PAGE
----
Say $A$ is a square matrix over an algebraically closed field. Say $m$ is the minimal polynomial and $p$ is the characteristic polynomial.

Of course C-H implies that $m|p$. Conversely, if we can show $m|p$ then C-H follows; the question is whether one can give a "simple", "elementary" or "straightforward" proof that $m|p$.

Note. What I really want is a proof such that I feel I actually understand the whole thing. Hence in particular no Jordan form allowed.

Edit. An Answer has appeared that shows $m|p$ in a very simple way - simply demolishes what I wrote below.

Edit. When I posted this is was an honest question that I didn't know the answer to. I think I got it; if anyone wants to say they believe the argument below (or not) that would be great.

First, it's clear that linear factors of $m$ must divide $p$:

If $m(\lambda)=0$ then $p(\lambda)=0$.

Because $m(t)=(t-\lambda)r(t)$, so $(A-\lambda)r(A)=0$. Minimality of $m$ shows that $r(A)\ne0$, hence $A-\lambda$ is not invertible, hence $p(\lambda)=0$.

If we could show that $(t-\lambda)^k|m$ implies $(t-\lambda)^k|p$ we'd be set. Some possible progress on that, first restricted to a simple special case:

If $t^2|m(t)$ then $\dim(\ker(A^2))\ge 2$.

Proof: Say $X=K^n$ is the underlying vector space. Say $m(t)=t^2q(t)$. Let $$Y=q(A)X,$$ $$B=A|_Y.$$ Then $Y\subset\ker(A^2)$. Say $d=\dim(Y)$.

Now $B^2=0$, and it follows easily that $B^d=0$. But $B\ne0$, hence $d\ge2$.


If $(t-\lambda)^k|m$ then $\dim(\ker(A-\lambda)^k)\ge k$.

So we only need

If $\dim(\ker(A-\lambda)^k)\ge k$ then $(t-\lambda)^k|p$.

Which I gather is true, but only by hearsay; I'm sort of missing what it "really means" to say $t^2|p$.

Wait, I think I got it. Say $$m(t)=(t-\lambda)^kq(t),$$ $$q(\lambda)\ne0.$$ The "kernel lemma" shows that $$X=\ker((A-\lambda)^k)\oplus\ker(q(A))=X_1\oplus X_2.$$

Each $X_j$ is $A$-invariant, so we can define $$B_j=A|_{X_j}.$$Since similar matrices have the same determinant we can use any basis we like in calculating the determinant $p(t)$; if we use a basis compatible with the decomposition $X=X_1\oplus X_2$ it's clear that $$p_A=p_{B_1}p_{B_2},$$so we need only show that $$p_{{B_1}}(t)=(t-\lambda)^k.$$ In fact it's actually enough to show $(t-\lambda)^k|p_{B_1}$, and that's clear:

Lemma. If $B$ is a $d\times d$ nilpotent matrix then $p_B(t)=t^d$.

Proof: We're still assuming $K$ is algebraically closed; $B$ cannot have a non-zero eigenvalue.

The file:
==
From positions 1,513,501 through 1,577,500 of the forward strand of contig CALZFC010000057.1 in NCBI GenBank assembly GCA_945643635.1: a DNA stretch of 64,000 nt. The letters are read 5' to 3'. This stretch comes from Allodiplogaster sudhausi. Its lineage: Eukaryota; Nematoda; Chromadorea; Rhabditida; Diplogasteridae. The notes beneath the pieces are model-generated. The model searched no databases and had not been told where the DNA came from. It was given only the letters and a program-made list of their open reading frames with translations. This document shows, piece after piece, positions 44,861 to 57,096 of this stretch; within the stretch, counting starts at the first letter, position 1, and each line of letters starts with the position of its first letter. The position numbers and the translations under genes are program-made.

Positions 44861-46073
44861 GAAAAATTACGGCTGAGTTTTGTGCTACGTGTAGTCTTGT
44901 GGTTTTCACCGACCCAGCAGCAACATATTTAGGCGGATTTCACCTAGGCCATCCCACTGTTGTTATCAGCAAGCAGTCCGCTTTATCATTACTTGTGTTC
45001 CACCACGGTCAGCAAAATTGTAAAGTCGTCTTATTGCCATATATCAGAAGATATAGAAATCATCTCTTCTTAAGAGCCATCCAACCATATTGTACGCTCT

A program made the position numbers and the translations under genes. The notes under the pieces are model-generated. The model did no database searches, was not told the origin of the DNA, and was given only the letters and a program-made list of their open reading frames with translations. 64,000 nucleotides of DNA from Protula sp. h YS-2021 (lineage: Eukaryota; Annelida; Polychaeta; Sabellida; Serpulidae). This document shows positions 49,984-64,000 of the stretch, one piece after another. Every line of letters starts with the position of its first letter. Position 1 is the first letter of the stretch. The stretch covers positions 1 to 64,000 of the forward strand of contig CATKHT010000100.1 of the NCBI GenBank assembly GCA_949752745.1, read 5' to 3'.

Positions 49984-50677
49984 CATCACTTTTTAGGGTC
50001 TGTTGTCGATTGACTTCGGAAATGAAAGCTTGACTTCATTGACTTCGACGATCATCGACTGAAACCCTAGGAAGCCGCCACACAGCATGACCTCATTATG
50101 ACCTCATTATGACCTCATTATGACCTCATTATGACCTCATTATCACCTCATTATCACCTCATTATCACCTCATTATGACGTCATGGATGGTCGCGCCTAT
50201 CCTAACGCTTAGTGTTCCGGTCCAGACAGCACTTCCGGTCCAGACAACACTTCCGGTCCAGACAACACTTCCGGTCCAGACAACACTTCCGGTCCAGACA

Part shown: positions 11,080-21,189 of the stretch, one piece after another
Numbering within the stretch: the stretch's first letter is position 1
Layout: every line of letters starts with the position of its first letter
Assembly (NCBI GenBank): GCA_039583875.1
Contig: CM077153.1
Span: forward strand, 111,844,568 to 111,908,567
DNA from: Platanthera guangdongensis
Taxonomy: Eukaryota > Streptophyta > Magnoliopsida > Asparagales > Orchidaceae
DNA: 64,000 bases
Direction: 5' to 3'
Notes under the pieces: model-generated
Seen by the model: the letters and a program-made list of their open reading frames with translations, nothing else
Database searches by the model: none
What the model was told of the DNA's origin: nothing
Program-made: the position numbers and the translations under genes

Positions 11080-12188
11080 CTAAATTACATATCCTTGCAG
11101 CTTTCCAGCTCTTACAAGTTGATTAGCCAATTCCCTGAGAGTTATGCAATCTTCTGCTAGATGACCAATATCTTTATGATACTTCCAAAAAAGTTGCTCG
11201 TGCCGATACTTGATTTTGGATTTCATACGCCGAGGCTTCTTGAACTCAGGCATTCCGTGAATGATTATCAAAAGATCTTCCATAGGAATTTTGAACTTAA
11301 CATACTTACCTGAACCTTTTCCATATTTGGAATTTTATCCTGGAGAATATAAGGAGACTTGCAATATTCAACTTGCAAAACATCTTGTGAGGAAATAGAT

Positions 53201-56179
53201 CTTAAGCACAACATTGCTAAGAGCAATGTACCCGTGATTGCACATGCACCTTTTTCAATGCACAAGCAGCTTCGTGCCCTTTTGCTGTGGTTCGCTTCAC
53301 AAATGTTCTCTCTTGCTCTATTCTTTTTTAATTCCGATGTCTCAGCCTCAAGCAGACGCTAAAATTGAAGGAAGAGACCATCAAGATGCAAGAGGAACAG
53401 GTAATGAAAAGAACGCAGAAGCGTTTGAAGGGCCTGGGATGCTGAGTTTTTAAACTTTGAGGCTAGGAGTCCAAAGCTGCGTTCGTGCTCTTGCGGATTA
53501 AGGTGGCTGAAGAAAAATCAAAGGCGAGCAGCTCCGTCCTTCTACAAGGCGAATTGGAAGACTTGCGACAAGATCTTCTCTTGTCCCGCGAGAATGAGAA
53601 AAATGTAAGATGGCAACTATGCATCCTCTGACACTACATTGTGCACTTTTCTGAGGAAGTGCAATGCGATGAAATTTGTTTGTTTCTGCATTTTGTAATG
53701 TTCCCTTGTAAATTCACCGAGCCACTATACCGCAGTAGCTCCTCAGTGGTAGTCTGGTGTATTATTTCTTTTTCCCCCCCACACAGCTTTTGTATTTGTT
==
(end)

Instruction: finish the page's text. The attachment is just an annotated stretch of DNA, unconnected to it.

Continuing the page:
So if $d=\dim(\ker((A-\lambda)^k)$ then $$p_{B_1}(t)=(t-\lambda)^d;$$we've already shown that $d\ge k$, so $(t-\lambda)^k|p$.

Hmm. Maybe that doesn't look all that simple. It's nonetheless the sort of thing I wanted, because I can give a one-line summary making it at least comprehensible:

One-line summary: Since $m$ splits, the kernel lemma (a simple consequence of the fact that $K[t]$ is a PID) shows that $A$ is the direct sum of operators $B_j$ such that $B_j-\lambda_j$ is nilpotent. So it's enough to prove C-H for nilpotent operators, which is not hard.

  • 2
    $\begingroup$ but ..but..what's the matter with Jordan forms? :( $\endgroup$ – Alvin Lepik Sep 28 at 16:33
  • $\begingroup$ @AlvinLepik Jordan forms are great, just less elementary than what I was hoping for here. $\endgroup$ – David C. Ullrich Sep 28 at 19:03

Let $\lambda$ be any eigenvalue of a minimal counterexample $A$ and choose a basis so $$A=\begin{pmatrix}\lambda&*\\0&B\end{pmatrix}.$$

Let $m(x)$ and $n(x)$ be the minimal polynomials of $A$ and $B$, respectively. Let $q(x)$ be the characteristic polynomial of $B$, where we can suppose that $n(x)|q(x)$.

Then $$(A-\lambda)n(A)=\begin{pmatrix}0&*\\0&*\end{pmatrix}\begin{pmatrix}n(\lambda)&*\\0&0\end{pmatrix}=0$$ and therefore $m(x)|n(x)(x-\lambda)|q(x)(x-\lambda)=p(x)$.

  • $\begingroup$ Not that it matters, but if $Ae_1=\lambda e_1$ then $A=\begin{pmatrix}\lambda&*\\0&B\end{pmatrix}.$ $\endgroup$ – David C. Ullrich Sep 28 at 18:58
  • $\begingroup$ The edits are fine - I was puzzled by a lot in the first version $\endgroup$ – David C. Ullrich Sep 28 at 18:59
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    $\begingroup$ This presumes the existence of an eigenvalue, which makes it hard to generalize and also not quite self-contained. $\endgroup$ – darij grinberg Sep 28 at 19:18
  • $\begingroup$ One can choose a root of the minimal polynomial since it's easy to show this is an eigenvalue. I originally did this in the proof and, in view of your comment, perhaps I should have retained this approach. $\endgroup$ – S. Dolan Sep 28 at 19:21
  • $\begingroup$ @darijgrinberg That's no problem! Whether or not $p(A)=0$ is not changed by replacing $K$ by its algebraic closure. So wlog $K$ is algebraically closed. So $m$ has a zero, and it's easy to show that $m(\lambda)=0$ implies $\lambda$ is an eigenvalue. $\endgroup$ – David C. Ullrich Sep 29 at 11:29

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